Wednesday, July 23, 2008

Birthday Party Experience

Since starting pre-school, Lucy has been on the birthday party circuit. She's been to all sorts of parties--gym parties, tea parties, parties with clowns, her own fairy party of course--and they've all been great. Birthday parties in America is a whole other topic that I won't get into here, at least not today. But yesterday's was unique and wonderful.

About 40 of us met at an organization called Feed My Starving Children. There were two other groups there that day as well, one from a Presbyterian church and then another youth mission group, so there might have been 85 of us all together. We first met in a room where a worker from the organization showed us a video. Any time you talk about children starving to death, you know that's going to be compelling. But you really could not fail to be moved by this.

One story that really stuck out to me was that of a missionary walking down the road and hearing a tiny cry from an outhouse. A woman had apparently given birth over a toilet and left the baby in there to die. The missionary tied a rope around his waist and went all the way down to retrieve the baby from the sewage. They showed a picture of the baby, and he was pretty much the definition of bones covered over with skin. He was brought to the orphanage, where the workers there named him Moses. Now he's about three years old, thriving on food and love, and is about the cutest little chocolate drop you've ever seen. The rest of the video showed the difference even a few weeks of healthy food can make in the life of a child. The great thing about this particular organization is that 95% of the money goes into the food. It goes straight to missionaries and orphanages--no politicians involved.

After the video, the woman described the food we would be packing for children just like Moses. It's a mixture of chicken-flavored powder, dried vegetables, soy, and rice with all necessary vitamins added. We all herded in, washed our hands, put on our hairnets, and began to work together.

We set up assembly lines around the tables, someone cranked up the 80s music (which I am completely convinced motivates everyone to work faster AND happier), and got going. It was so fantastic to see a room full of people, especially little kids, working together to bag up this food. Lucy and three other little girls at our table manned all the ingredients while one mom supervised them, one mom held the bags, I weighed them, and another mom sealed them. Every time a group filled a box with food, they would yell out a chosen phrase or word, and FMSC workers would take the box to the warehouse. One group yelled out "Donation!" every time, but ours yelled out "Happy Birthday, Maddie!" each time.

After about an hour and a half, we cleaned up and all went into the warehouse where all our boxes were stacked on a pallet. Each person laid their hand somewhere on the boxes and we prayed over the food. Then we went back into the "debriefing" room and found out our stats. In under two hours, we had packed over 23,000 packages of food, each of which will feed a child for a day. So with the food we packed, 60+ kids will have food for one year! Then we got to taste a sample of the food we packed. I was surprised: it was very good; it tasted kind of like Rice-a-roni.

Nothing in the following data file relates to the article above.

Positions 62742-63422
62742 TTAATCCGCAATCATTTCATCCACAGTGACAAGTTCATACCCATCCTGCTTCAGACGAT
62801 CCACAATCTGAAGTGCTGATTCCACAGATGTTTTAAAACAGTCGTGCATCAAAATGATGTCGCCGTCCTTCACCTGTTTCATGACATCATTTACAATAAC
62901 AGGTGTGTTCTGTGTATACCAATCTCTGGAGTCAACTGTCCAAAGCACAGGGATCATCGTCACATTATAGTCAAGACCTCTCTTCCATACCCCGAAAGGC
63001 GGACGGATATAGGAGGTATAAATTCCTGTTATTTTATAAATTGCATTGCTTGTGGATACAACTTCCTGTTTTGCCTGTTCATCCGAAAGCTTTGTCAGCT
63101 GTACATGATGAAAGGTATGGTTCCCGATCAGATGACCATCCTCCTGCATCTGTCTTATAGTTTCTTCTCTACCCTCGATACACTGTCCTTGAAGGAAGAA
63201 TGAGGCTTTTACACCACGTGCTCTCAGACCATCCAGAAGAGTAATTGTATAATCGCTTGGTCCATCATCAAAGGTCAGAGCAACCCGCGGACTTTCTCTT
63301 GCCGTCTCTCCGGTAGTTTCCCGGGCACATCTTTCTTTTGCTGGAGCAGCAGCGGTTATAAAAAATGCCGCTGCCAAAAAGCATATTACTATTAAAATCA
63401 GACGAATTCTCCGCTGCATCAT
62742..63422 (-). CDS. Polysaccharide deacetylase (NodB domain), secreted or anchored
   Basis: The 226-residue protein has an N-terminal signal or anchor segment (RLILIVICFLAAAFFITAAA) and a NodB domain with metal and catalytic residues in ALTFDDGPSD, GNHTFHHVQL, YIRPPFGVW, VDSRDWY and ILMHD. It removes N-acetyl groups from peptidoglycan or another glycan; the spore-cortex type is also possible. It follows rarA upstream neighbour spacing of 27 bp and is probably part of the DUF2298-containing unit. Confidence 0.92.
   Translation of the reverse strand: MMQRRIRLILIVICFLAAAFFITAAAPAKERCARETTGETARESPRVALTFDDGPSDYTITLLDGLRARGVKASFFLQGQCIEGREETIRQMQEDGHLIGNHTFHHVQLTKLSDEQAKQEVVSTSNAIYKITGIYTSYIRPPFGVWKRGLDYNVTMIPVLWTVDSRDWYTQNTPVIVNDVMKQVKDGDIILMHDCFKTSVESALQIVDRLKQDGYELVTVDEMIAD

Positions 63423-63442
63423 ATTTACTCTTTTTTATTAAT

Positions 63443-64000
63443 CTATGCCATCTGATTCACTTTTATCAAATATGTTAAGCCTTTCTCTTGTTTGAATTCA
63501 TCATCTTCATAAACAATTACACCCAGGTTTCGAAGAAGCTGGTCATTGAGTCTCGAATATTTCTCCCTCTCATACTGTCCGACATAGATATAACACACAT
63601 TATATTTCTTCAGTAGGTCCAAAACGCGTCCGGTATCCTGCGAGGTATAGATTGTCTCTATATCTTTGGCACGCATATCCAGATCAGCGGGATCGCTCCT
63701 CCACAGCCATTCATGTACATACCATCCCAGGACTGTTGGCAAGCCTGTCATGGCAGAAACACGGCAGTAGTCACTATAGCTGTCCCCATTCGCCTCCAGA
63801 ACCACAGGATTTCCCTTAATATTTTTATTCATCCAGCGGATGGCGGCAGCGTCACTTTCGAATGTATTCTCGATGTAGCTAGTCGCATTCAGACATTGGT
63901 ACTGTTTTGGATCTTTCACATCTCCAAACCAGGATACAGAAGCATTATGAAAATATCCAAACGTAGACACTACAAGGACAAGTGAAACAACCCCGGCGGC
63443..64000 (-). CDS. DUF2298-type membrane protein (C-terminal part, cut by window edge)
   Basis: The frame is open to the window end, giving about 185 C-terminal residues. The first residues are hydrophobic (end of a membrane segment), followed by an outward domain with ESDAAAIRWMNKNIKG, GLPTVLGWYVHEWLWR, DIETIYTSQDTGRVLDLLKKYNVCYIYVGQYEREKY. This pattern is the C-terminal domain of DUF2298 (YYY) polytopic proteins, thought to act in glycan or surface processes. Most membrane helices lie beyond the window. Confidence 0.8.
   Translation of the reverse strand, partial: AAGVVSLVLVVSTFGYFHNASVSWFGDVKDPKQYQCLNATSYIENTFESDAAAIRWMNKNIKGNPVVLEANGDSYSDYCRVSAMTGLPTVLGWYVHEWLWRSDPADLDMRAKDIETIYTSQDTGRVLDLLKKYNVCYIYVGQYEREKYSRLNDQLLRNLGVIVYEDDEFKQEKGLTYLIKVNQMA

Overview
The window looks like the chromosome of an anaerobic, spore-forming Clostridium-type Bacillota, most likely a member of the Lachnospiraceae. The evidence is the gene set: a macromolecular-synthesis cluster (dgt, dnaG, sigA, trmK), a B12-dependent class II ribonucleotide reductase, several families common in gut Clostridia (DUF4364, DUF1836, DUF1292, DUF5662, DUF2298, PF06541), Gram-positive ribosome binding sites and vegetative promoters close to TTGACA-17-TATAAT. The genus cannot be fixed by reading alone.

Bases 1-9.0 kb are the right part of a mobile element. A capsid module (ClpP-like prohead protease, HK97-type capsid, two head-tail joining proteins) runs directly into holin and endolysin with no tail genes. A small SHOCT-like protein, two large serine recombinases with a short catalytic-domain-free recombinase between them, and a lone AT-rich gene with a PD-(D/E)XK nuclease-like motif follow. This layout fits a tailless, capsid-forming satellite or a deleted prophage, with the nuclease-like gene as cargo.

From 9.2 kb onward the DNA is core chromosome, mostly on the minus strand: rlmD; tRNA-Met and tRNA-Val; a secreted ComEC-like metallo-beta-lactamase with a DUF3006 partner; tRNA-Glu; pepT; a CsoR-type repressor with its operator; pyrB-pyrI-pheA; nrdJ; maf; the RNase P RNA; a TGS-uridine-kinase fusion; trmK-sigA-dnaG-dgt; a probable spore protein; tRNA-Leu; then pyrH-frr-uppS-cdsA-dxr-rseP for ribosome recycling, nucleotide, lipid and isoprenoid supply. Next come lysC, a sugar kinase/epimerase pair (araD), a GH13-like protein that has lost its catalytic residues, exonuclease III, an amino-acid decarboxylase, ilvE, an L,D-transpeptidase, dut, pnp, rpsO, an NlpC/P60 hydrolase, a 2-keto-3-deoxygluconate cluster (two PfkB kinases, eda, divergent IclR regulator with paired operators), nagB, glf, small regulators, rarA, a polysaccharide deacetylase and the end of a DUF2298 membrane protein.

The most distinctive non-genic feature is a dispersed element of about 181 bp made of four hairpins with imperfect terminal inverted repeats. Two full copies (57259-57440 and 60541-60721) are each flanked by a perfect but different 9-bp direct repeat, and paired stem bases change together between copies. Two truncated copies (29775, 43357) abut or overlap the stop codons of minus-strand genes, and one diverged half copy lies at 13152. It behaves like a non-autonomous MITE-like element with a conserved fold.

One of the coolest things for me was that Maddie's mom (my friend Alysa) did not pick this option out instead of the usual kid party just because she's a groovy mission chick from Moody (though of course she is!) Maddie herself wanted to do this. Alysa and Maddie have volunteered at FMSC before, and Maddie, who turned 6 yesterday, was so moved by the fact that 18,000 children die each and every day because they don't have enough food to eat that she wanted to do something. She's been thinking of ways to earn money and wanted to have her birthday party there. And in lieu of presents, we each made a donation.

My own Lucy left a different person as well. Midway through she told me, "I LOVE Feed My Starving Children, Mom!" She was so appalled when she found out that the children would sometimes eat dirt and rocks because they were so hungry. That was the one thing from the day that jumped out at her. She kept saying, "They eat the dirt? On the ground?" She spent the entire ride home, detailing all the things that we could send kids around the world so they wouldn't be hungry anymore.

Don't get me wrong--I love fun birthday parties for kids, and I think everyone should get the chance to play pin-the-tail-on-the-donkey and hit a pinata or whatever. But here in the land of we-have-to-do-everything-completely-over-the-top-and-compete-with-each-other-even-in-our-children's-birthday-celebrations, yesterday was an awesome experience. Because Maddie's heart was touched by the plight of children without food, my own little girl has caught the missions fever as well.

So, happy birthday, Maddie!


Jill said...

How awesome....what a cool experience for the kids and the moms :)

Ann-Marie said...

What an amazing story, and a great example of how everyday events (or every year, in this case) can be teaching examples. Kudos to Maddie and her mom for making her birthday one to remember for service to others, not extravagance.

We did this a couple of times when i was in 4-H, and I've always had fond memories of helping people in Third World countries. It does make a difference.

Melanie said...

Too cool!

Alysa said...

Thanks, Al. I'm so glad you and Lucy could come. I just finished my blog on the day, complete with a very cute hairnet picture of you and Luce! Very fun. Love you friend.